There also are barriers that prevent Black and Brown children from considering and understanding the scope of healthcare careers and the many high-paying options available, especially during the technology age. Our goal should be for employees to envision a better future for their children.
Like Nava, Dawson thinks diversity in leadership can make a difference. “Consider diverse leadership and support them in providing critical feedback and direction versus just being at the table,” she said.
What leaders learn and hear might make them uncomfortable, but that is what it takes to change institutions and create new models of leadership needed for health equity, according to Dawson.
“This level of change has to start at the top,” she said.

The Need To Lift Language Barriers, Stop Stereotyping

For Asian Americans, language barriers make up the biggest obstacle in the U.S. healthcare system, according to Eun-Ok Im, PhD, MPH, RN, CNS, FAAN, President of the Asian American Pacific Islander Nurses Association (AAPINA). “Going through U.S. healthcare systems as a non-native speaker with a strong accent is not easy for most of them, even for healthcare providers including nurses,” said Im, who also is Senior Associate Dean for Research and Innovation and Professor and Edith Folsom Honeycutt Endowed Chair at Emory University's Nell Hodgson Woodruff School of Nursing. Another challenge is the stereotype that Asian Americans are an ideal immigrant group with high resources.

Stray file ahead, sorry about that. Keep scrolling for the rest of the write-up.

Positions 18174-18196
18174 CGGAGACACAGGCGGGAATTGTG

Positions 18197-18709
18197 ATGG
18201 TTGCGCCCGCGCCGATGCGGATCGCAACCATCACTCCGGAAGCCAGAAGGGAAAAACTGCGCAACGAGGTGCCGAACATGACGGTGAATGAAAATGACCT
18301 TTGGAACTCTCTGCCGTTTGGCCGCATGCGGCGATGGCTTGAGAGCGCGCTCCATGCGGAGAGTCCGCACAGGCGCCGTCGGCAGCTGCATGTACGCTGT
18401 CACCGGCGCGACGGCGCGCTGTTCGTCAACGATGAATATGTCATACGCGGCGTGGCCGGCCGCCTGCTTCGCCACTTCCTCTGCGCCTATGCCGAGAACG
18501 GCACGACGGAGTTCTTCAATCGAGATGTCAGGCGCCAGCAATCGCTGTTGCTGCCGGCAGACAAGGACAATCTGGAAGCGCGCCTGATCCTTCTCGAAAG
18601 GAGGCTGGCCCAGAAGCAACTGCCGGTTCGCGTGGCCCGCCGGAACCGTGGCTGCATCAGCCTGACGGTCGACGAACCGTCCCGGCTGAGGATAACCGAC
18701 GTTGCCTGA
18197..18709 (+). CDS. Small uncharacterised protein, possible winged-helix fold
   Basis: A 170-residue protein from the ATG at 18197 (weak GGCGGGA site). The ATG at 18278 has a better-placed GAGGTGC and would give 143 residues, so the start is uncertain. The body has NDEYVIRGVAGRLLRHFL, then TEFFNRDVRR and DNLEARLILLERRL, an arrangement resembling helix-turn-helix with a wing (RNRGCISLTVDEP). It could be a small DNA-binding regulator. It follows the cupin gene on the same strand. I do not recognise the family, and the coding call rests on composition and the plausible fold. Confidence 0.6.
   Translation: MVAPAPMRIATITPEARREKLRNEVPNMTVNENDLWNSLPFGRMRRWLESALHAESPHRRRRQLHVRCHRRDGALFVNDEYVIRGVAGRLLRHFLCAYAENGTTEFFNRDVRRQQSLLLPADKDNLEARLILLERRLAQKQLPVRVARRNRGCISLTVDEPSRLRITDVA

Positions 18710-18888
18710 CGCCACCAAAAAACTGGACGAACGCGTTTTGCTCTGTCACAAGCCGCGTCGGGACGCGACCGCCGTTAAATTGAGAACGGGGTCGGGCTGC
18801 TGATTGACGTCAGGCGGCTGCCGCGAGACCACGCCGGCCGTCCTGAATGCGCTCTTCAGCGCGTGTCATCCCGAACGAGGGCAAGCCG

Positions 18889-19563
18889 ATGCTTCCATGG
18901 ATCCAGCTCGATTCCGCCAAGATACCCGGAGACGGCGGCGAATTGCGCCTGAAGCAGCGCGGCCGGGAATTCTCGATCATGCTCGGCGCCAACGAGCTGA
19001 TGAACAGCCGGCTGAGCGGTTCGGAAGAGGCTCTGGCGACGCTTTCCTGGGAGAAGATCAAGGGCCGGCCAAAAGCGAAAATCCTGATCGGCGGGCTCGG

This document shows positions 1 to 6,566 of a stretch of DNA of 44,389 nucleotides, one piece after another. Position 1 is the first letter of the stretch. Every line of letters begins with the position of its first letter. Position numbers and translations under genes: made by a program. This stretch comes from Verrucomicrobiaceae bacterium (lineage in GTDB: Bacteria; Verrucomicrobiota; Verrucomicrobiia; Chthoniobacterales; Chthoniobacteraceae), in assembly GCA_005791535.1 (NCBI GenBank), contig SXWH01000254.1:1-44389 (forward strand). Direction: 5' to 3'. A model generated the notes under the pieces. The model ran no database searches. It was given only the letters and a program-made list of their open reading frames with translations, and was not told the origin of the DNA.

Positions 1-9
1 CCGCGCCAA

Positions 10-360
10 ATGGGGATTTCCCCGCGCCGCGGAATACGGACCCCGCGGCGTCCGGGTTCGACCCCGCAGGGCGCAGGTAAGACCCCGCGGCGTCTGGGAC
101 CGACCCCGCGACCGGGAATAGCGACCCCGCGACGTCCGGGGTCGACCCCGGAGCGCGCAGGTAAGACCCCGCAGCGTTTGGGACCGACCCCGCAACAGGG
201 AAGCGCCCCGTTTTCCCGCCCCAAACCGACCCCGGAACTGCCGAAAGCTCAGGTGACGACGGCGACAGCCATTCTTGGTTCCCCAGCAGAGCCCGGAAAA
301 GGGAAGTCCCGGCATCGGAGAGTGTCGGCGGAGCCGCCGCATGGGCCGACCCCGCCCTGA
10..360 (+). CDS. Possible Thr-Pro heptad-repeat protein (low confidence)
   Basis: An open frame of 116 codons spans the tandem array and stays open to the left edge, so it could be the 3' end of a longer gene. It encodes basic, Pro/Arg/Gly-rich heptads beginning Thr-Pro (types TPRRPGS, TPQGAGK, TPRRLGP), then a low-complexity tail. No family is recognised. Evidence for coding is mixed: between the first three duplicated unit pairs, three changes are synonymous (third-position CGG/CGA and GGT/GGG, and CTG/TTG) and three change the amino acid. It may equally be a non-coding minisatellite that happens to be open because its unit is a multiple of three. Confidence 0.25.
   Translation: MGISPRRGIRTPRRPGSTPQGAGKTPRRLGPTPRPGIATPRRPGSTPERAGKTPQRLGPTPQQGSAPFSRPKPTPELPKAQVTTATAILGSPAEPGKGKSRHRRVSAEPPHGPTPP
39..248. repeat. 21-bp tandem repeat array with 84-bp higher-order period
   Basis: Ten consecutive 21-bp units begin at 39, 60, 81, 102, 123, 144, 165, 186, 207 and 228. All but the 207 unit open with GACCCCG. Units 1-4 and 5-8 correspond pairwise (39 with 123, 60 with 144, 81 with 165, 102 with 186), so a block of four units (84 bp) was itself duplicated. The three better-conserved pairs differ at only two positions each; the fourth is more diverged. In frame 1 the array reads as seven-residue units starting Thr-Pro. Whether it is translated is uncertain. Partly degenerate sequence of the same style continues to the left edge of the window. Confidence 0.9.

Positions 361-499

“Many of them lack resources and support, but we tend to assume that they are doing just fine,” she said. “A large portion of Asian Americans do not have health insurance that could adequately cover their healthcare needs, and many of them fly back to their countries of origin to get affordable health care.”
Because the Asian culture emphasizes obedience and respect for authority, including healthcare providers, many Asian Americans may not challenge inequities that they experience in healthcare systems or institutions.
“Asian Americans rarely complain about their pain and symptoms, including psychological symptoms,” Im said. “They tend to internalize discriminative experiences and rarely express concerns.” Im agrees that unequal treatment and respect toward racial and ethnic populations in practice settings is a barrier to healthcare equity, as are systemic and institutional laws and policies. Since a large portion of Asian Americans are immigrants, the laws and policies related to immigration (documented and non-documented) could greatly influence health equity among Asian Americans, Im said.
To overcome these barriers, it is important to train and educate healthcare providers, including nurses, about cultural humility, respect, and competence. Advocating to make changes in the level of laws and policies that could be detrimental to the equitable healthcare workforce and services also is key, Im said.
ABOUT THE AUTHOR
Lisette Hilton is a freelance writer.